Computer security giant Symantec is buying storage and backup program specialist Veritas Software to create the world's fourth-largest software maker, marking the latest merger...

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SAN FRANCISCO — Computer security giant Symantec is buying storage and backup program specialist Veritas Software to create the world’s fourth-largest software maker, marking the latest merger in an industry trend that’s expected to compress the competition to a few juggernauts.

The all-stock acquisition, announced yesterday, was initially valued at $13.5 billion, but the price quickly plummeted amid investor worries that the deal signals a sales slowdown at Symantec, the maker of the popular Norton-branded software that fights computer viruses.

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Even as the stock market puzzled over why Symantec decided to branch outside computer security to buy a slower-growing company in Veritas, some analysts praised the deal for creating a more diversified firm better equipped to compete with the likes of Microsoft and IBM.

With the Veritas purchase, Cupertino, Calif.-based Symantec hopes to create a one-stop shop that guards against computer viruses and ensures the reams of vital information stored on corporate networks remain accessible.

Both specialties are in high demand as computer hackers become more proficient in exploiting flaws in Microsoft’s Windows operating system, and computers become the indispensable information hubs of businesses and households alike.

“This is a profound event for the entire industry,” Symantec CEO John Thompson told analysts during a conference call yesterday. “I think together we will become a very powerful company.”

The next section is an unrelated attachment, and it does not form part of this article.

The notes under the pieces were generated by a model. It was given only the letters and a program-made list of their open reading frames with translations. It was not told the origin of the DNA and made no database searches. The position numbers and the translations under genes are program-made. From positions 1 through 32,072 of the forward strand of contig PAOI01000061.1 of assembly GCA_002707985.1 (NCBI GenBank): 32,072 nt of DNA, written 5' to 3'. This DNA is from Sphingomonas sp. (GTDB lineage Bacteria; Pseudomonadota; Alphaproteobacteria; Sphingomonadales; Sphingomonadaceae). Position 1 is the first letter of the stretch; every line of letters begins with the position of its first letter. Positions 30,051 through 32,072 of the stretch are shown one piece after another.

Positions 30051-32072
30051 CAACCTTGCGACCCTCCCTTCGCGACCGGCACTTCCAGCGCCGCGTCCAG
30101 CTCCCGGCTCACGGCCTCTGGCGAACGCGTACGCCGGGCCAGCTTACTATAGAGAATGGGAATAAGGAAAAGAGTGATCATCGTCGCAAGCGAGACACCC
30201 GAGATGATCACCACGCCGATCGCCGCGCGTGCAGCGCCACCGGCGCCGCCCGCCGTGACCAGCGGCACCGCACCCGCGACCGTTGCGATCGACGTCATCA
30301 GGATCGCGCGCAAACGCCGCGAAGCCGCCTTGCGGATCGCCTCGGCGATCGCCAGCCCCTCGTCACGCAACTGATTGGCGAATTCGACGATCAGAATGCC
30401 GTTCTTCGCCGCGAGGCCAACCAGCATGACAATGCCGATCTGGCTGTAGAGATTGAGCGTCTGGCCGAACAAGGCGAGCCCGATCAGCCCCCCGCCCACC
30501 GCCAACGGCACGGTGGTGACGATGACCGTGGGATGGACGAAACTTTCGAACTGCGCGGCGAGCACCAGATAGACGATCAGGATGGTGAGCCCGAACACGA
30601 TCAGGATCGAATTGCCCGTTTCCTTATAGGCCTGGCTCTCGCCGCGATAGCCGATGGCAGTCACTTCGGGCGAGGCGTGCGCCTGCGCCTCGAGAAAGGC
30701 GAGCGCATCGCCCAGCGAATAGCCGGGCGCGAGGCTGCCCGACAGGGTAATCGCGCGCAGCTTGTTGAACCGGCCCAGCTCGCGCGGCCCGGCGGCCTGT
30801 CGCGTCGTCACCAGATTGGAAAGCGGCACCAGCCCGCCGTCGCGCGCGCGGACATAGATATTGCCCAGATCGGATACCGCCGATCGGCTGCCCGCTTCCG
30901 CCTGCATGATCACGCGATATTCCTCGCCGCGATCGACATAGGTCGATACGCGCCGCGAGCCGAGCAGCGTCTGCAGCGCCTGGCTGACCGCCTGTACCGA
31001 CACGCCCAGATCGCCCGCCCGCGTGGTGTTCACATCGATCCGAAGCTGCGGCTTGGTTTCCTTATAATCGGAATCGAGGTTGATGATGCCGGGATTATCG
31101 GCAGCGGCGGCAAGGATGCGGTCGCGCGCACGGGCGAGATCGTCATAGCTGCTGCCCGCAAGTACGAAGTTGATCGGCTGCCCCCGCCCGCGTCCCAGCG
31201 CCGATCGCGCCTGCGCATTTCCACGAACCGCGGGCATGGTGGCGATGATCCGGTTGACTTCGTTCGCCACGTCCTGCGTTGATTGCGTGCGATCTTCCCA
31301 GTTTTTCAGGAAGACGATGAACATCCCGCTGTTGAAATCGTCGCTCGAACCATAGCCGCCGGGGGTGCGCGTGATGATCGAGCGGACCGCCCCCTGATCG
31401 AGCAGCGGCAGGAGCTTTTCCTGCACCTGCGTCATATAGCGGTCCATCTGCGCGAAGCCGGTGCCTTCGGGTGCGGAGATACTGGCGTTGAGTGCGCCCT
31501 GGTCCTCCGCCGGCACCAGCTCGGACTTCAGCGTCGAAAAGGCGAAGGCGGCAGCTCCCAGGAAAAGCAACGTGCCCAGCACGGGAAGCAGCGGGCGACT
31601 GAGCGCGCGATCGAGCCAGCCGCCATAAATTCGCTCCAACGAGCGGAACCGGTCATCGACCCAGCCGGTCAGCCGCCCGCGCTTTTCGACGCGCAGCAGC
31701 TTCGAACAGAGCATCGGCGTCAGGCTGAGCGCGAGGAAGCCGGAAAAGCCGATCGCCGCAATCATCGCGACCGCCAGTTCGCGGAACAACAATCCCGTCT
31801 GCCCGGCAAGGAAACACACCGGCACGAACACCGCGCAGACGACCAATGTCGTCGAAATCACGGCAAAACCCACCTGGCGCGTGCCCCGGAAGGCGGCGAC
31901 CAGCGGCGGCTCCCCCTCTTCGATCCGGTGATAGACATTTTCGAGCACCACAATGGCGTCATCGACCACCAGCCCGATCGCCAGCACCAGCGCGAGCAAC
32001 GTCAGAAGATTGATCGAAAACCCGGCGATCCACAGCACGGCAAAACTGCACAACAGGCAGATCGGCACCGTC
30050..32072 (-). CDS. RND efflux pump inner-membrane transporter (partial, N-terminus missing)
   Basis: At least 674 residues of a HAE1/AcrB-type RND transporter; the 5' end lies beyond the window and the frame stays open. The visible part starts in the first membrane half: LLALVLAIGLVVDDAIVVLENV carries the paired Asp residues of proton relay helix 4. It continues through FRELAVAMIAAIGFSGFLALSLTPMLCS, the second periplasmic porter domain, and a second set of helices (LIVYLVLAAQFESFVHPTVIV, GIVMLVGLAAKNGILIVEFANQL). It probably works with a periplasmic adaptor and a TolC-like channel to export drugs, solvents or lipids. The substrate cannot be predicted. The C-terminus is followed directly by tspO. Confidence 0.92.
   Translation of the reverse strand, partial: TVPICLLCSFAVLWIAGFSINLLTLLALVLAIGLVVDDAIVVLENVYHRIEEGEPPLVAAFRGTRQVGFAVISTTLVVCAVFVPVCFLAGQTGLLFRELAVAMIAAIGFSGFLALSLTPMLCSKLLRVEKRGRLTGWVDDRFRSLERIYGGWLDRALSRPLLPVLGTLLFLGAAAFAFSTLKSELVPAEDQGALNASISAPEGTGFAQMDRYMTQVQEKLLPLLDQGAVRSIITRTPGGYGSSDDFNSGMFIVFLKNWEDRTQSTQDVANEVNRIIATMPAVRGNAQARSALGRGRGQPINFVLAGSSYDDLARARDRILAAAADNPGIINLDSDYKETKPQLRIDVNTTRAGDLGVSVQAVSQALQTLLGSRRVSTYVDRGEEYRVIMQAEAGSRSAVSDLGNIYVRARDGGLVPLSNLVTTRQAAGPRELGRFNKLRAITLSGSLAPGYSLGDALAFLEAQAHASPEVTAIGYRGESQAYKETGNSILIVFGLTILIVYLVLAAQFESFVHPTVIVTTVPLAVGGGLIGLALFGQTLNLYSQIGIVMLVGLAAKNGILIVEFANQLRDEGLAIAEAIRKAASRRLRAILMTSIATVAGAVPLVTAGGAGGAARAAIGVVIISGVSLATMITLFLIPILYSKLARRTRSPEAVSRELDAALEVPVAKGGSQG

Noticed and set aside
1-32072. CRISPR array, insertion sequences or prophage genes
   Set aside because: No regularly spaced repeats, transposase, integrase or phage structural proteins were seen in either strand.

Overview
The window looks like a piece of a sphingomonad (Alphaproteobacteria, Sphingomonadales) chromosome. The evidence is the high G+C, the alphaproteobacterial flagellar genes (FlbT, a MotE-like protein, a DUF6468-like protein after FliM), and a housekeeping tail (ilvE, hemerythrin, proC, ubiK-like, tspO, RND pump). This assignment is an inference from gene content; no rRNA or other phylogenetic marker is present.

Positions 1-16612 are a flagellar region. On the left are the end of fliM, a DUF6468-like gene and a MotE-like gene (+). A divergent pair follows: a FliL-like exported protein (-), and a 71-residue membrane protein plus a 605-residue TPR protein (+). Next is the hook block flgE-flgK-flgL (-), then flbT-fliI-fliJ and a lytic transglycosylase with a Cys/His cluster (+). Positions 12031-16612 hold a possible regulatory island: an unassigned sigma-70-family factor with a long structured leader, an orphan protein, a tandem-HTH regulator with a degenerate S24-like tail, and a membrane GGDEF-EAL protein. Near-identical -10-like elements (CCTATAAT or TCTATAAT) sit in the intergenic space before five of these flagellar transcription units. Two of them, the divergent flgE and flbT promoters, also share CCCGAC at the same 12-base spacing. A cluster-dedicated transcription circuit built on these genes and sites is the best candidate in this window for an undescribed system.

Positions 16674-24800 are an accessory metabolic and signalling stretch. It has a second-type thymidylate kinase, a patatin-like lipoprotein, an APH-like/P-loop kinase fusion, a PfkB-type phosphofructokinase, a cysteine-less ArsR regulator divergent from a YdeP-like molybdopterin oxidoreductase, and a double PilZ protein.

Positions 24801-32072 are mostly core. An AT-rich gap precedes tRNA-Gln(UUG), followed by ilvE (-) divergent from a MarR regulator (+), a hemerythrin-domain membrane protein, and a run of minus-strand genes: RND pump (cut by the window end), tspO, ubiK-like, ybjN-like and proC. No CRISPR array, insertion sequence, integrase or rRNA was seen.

Investors aren’t convinced. Symantec’s shares plunged $2.25, or 8 percent, to $25.13 yesterday. Veritas’ shares fell 12 cents to $27.99. The decline shaved about $1.1 billion from the deal’s initial value.

American Technology Research analyst Donovan Gow said the market’s negative reaction stems from perceptions that Symantec’s acquisition is being driven by a weakening sales outlook for its security software. Those jitters have been amplified by Microsoft’s expected expansion into the market with its own anti-virus program. “This (deal) doesn’t mean security sales are going to be derailed, but the incredible growth rates (of recent years) may be behind us,” Gow said.

Thompson, who will run the combined company, tried to allay the concerns yesterday.

“This is not a defensive move by any stretch of the imagination. It’s an offensive move,” he told analysts.

After the deal closes in next year’s second quarter, Symantec expects to have annual revenue of $5 billion. The only software makers with a higher sales volume are Microsoft, Oracle and Germany-based SAP.

The deal marks the second blockbuster merger of major software makers this week — a phenomenon widely expected to continue as companies try to adapt to a maturing industry and cater to their customers’ desire to deal with fewer vendors.

Oracle got the acquisition ball rolling earlier this week with a $10.3 billion takeover of bitter rival PeopleSoft.

Unlike most corporate mergers, relatively few layoffs are expected after the 6,000-employee Symantec and 7,000-employee Veritas join forces.

The divergent markets of the two merging companies make it unlikely their proposed marriage will encounter the antitrust obstacles that complicated Oracle’s bid for PeopleSoft.

Symantec’s major competitors in the security market include McAfee and Computer Associates, while Veritas has been battling with EMC, IBM and Computer Associates in the data storage and backup field.